Black and White

There it was in black and white, the feeling that drove Sarah mad—old tingles that used to come in color when she was a teenager. But the passage into adulthood had clouded the rainbow with storms, her eyes searching with a half-smile for the sunlight behind the clouds.

Marriage had been a shelter from the rain—his love for her as loud as thunder. But a meddling Zeus struck their tree of life. Its fruit only seeded twice before it died with the tree.

Damn the gods, she vowed.

Still, they tried new things to sow new gardens—all of which withered and died. They whispered hope to each other and grasped at whatever hunger and edge they felt. Sometimes they hoped too much; their attempts derailed like a speeding train on a mountainside, crashing them against bitter rocks, hurling them bleeding far apart, and their good times forgotten amidst hostile after-thoughts.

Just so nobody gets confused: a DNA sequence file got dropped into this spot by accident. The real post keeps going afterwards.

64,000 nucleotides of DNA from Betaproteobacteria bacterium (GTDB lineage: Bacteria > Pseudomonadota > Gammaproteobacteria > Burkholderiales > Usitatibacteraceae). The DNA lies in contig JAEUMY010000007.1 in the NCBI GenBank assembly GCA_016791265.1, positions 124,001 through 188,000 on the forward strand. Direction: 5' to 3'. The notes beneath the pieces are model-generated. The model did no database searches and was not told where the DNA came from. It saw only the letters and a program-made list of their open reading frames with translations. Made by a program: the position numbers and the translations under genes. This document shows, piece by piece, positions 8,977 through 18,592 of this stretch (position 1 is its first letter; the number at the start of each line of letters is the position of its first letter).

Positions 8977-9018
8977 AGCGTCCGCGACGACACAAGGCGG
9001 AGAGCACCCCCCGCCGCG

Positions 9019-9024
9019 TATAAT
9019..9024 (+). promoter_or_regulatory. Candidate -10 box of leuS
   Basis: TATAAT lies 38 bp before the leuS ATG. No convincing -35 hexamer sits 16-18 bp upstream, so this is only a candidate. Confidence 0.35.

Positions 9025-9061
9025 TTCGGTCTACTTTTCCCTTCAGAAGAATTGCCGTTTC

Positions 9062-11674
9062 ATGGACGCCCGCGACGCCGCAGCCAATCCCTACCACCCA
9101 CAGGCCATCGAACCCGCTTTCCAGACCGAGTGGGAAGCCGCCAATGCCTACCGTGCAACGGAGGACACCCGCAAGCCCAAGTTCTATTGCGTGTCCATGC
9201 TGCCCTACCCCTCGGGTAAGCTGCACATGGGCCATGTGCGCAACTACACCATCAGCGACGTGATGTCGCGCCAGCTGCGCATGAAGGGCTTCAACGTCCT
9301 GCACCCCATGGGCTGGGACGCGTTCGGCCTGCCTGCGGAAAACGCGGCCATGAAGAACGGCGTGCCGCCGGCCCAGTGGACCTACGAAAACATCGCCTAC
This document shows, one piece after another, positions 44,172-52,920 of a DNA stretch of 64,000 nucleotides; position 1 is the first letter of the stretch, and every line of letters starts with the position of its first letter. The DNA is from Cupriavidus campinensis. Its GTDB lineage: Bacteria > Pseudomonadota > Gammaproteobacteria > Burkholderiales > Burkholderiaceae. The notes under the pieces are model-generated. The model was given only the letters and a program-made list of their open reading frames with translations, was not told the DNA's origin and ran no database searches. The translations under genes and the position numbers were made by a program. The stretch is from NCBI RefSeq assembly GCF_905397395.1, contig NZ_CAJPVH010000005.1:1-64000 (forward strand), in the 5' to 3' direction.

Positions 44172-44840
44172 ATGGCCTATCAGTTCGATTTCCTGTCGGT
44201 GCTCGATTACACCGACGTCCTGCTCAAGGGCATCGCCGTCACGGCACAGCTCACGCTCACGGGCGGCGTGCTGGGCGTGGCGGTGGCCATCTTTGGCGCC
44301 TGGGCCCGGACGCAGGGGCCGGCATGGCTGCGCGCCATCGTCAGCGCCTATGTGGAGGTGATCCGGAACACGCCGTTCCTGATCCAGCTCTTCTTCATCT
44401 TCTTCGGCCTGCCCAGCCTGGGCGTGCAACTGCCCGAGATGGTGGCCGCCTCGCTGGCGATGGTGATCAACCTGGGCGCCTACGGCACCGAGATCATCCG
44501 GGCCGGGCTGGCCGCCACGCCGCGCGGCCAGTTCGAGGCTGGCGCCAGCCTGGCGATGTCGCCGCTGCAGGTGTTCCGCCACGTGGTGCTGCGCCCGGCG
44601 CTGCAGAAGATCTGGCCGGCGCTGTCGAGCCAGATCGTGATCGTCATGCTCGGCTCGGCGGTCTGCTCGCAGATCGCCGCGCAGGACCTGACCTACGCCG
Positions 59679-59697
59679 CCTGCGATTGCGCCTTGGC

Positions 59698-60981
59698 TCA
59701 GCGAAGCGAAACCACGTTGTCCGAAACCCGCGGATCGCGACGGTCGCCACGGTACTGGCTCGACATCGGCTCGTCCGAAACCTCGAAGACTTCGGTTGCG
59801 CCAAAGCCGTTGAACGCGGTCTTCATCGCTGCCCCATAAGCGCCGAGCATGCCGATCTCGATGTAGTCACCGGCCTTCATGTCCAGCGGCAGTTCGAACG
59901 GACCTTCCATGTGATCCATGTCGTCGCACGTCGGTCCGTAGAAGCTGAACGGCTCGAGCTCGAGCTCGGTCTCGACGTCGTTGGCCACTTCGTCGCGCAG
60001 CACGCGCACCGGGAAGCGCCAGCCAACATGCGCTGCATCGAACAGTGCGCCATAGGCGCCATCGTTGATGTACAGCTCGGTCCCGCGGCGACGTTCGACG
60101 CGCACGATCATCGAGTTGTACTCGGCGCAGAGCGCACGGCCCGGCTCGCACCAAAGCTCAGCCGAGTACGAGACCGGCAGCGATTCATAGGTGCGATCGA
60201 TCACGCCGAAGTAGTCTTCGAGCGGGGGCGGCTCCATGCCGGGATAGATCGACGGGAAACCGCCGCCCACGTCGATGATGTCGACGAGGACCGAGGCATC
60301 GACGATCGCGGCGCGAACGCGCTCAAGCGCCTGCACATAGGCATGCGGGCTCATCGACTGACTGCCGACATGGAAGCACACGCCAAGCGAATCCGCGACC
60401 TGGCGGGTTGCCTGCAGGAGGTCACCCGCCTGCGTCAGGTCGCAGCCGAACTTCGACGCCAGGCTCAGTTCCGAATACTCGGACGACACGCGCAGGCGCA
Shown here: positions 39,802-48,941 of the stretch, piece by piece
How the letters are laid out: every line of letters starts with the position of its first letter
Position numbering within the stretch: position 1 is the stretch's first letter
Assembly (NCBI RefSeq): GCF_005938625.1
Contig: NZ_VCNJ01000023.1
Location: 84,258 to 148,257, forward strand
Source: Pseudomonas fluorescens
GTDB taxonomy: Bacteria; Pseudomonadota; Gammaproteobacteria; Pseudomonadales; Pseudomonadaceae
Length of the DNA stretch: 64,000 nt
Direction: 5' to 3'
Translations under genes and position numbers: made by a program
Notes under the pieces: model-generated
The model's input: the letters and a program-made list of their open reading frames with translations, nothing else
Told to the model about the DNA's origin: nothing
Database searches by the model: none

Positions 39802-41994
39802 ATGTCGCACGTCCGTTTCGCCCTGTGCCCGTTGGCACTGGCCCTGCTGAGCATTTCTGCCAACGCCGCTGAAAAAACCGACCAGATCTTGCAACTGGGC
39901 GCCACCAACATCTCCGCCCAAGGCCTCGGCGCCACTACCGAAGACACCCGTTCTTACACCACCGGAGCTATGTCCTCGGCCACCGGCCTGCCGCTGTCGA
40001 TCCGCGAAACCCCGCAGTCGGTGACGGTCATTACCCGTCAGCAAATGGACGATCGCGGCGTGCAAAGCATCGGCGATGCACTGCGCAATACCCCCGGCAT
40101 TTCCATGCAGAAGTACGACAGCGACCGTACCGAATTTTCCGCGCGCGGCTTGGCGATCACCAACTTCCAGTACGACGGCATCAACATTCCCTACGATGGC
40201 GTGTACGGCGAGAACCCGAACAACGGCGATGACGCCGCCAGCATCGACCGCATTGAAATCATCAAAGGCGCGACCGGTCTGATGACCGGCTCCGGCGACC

Some days she hid within the shadows of her walls, and days when she limped through life fractured and poured out, almost empty. Other days she awoke to bedroom curtains flapping from a desert wind blowing hope. A crack in Zeus’s armor. A rainbow on the horizon. A sudden tingle and a thousand syllables on her tongue and lips.

But rain came always and stole her color.

Dark.

Black and white.

And through it all, she held on harder than she ever tried letting go.

That had to be worth something.